The fact that 15 countries now have SCI supported intervention programmes and that we can claim credit for assisting delivery of over 95 million praziquantel treatments and well over 100 million deworming treatments. Most countries now have an NTD master plan which donors have bought into.
What were the most significant challenges you faced in the early days of the project?
After receiving funding, the first tasks were to select the countries to benefit from the funding and then to agree memoranda of understanding with the countries’ ministries of health. Then we had to get the ministries to prepare proposals. I convened a technical committee to scrutinise 12 proposals and selected six countries: three in East Africa and three in West Africa. The next challenge was to obtain good quality praziquantel (used to treat infections caused by parasites) at a reasonable price.
What are the most significant current challenges?
The current challenges are several and all different. The first is governance: so many African countries seem to have a tendency for civil unrest, which always disrupts health programmes. The second is how to hand over ownership of the programmes to the countries and yet ensure that there is good accountability of donated funds. The third is the expansion into problematic countries, because in order to retain credibility, we have to be reaching out to assist the Democratic Republic of Congo, Nigeria and Ethiopia – all of which present massive challenges.
What do you see as the key to actually making an impact? How do you go about trying to influence policy, and otherwise make it possible for a project such as yours to make a positive difference?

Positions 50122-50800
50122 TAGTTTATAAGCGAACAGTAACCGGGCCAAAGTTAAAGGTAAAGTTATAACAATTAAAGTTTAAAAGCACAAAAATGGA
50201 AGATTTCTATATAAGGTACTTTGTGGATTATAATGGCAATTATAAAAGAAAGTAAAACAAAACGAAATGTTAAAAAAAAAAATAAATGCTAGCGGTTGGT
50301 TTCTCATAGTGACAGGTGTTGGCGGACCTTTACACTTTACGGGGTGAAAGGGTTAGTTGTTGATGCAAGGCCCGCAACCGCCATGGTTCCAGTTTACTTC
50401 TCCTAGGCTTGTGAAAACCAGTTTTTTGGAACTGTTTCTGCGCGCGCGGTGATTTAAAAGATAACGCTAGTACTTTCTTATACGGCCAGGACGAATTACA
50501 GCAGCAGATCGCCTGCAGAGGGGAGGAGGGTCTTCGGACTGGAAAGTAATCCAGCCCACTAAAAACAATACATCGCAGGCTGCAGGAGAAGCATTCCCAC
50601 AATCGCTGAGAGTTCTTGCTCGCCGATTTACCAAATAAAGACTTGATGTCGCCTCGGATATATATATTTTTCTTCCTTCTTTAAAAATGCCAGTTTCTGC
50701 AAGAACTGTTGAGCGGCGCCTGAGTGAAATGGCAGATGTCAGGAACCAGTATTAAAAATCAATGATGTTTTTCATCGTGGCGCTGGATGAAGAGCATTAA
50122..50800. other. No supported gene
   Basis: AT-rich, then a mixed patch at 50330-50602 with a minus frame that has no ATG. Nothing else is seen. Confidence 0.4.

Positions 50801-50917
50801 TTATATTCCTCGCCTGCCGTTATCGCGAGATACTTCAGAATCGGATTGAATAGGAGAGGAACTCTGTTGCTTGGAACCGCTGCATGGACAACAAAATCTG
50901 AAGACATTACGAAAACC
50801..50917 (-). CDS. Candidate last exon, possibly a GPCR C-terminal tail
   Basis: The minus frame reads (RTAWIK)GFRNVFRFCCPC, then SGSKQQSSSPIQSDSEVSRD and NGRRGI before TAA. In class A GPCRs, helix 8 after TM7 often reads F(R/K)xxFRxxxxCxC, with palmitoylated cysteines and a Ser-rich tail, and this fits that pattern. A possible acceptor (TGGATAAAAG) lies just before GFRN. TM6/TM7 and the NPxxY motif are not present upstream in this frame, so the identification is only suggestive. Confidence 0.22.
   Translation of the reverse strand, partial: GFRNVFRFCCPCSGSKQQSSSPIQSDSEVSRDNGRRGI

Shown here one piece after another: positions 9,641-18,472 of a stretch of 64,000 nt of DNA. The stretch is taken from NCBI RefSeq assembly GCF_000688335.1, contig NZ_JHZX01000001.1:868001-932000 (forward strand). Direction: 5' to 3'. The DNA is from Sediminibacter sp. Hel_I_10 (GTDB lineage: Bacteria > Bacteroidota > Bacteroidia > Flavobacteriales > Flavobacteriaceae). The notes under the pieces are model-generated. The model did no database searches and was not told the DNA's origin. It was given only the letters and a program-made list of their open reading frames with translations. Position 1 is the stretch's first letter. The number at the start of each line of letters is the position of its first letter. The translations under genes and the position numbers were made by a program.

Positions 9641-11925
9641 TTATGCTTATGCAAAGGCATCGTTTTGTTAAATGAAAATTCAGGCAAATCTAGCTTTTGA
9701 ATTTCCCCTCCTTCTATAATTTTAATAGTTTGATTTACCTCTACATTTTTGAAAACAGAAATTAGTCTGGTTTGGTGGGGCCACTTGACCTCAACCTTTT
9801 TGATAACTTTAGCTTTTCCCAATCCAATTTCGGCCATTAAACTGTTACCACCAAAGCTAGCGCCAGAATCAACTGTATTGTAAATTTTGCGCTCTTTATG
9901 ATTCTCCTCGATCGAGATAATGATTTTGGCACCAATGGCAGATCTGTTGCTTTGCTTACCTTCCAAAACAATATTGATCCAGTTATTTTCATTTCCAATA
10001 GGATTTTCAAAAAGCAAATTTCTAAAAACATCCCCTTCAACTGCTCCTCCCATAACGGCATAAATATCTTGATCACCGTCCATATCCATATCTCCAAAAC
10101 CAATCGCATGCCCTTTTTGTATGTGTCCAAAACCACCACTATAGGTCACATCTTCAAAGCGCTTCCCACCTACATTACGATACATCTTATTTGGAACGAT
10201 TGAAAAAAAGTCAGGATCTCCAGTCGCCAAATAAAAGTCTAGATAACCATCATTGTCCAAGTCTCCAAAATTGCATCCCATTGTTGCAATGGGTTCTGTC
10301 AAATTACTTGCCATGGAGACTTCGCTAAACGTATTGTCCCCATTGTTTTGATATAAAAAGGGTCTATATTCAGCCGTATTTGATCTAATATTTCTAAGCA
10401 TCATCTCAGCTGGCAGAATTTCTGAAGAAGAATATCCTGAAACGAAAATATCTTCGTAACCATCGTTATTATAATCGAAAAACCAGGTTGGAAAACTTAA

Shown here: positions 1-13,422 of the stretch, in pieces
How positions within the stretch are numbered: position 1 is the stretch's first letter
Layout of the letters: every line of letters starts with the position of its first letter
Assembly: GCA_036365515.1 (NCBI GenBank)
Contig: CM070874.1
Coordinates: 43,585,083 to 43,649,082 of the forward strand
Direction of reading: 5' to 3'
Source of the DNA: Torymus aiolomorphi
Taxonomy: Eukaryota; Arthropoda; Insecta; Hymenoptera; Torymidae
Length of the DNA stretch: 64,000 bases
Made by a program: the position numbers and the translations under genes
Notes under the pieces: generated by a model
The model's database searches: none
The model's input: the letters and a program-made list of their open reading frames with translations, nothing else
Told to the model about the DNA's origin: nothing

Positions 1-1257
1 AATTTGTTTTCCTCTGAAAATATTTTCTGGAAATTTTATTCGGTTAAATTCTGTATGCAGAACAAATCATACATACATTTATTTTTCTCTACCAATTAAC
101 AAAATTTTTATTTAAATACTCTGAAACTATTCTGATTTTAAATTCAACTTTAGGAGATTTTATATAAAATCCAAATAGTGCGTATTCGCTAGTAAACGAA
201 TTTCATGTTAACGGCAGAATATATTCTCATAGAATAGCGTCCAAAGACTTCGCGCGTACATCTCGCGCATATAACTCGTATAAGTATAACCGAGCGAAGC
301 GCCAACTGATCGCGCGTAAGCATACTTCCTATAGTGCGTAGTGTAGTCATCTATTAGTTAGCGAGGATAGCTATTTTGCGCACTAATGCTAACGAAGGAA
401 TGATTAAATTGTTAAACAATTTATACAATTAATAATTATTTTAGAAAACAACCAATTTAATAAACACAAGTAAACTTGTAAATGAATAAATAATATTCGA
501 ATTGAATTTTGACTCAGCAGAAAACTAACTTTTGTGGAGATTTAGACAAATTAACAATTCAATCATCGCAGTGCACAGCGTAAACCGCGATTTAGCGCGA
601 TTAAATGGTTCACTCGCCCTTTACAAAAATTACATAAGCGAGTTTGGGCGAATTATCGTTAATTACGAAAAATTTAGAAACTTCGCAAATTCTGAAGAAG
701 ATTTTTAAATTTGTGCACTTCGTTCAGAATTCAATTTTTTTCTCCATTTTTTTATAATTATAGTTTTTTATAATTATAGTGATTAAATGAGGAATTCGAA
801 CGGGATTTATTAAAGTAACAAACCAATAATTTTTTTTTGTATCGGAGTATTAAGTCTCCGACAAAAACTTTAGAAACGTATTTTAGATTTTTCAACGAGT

We won over and received fantastic support from the World Health Organization. I am passionate in delivering a simple message: 200 million people are suffering from an infection which can be safely and effectively treated for just US 50 cents per person per year. All we need is the drugs and the political will combined with the expertise and logistics to ensure timely delivery.
What would you say to those people – whether they be administrators, academics or others – who say that academics should focus on research, not seek to make direct interventions on specific issues?
Mostly they are right, but having an academic institution behind me has helped enormously to give me credibility when approaching governments. Academic research is important, but so is implementation of the results. Research had found the two drugs mentioned above, but no one was delivering them, so we filled the needed gap.
What advice would you offer to an academic who wants to make a more direct contribution?
Provided that the project offers something unique, think hard about the mechanism of funding and the home – whether to remain as I did in an academic institution or establish an independent non-governmental organisation; both have advantages and disadvantages.
If you could have done something differently at any point in the project, what would it have been?
When I was offered funding from Legatum and Geneva Global, I routed it through the Global Network for Neglected Tropical Diseases, because I felt that the network had something special to offer. The network does offer advocacy now, but that particular funding suffered from too many layers of bureaucracy and I should not have introduced that extra layer, because it proved to be top heavy. I think I lost a bit of management credibility with that decision.
What are the next steps for SCI?
Our project has achieved a lot in terms of saving millions of lives and improving the health of millions more. Now SCI needs to switch from morbidity control to elimination. To achieve this we need to introduce clean water and better hygiene and sanitation in the areas where we offer treatment.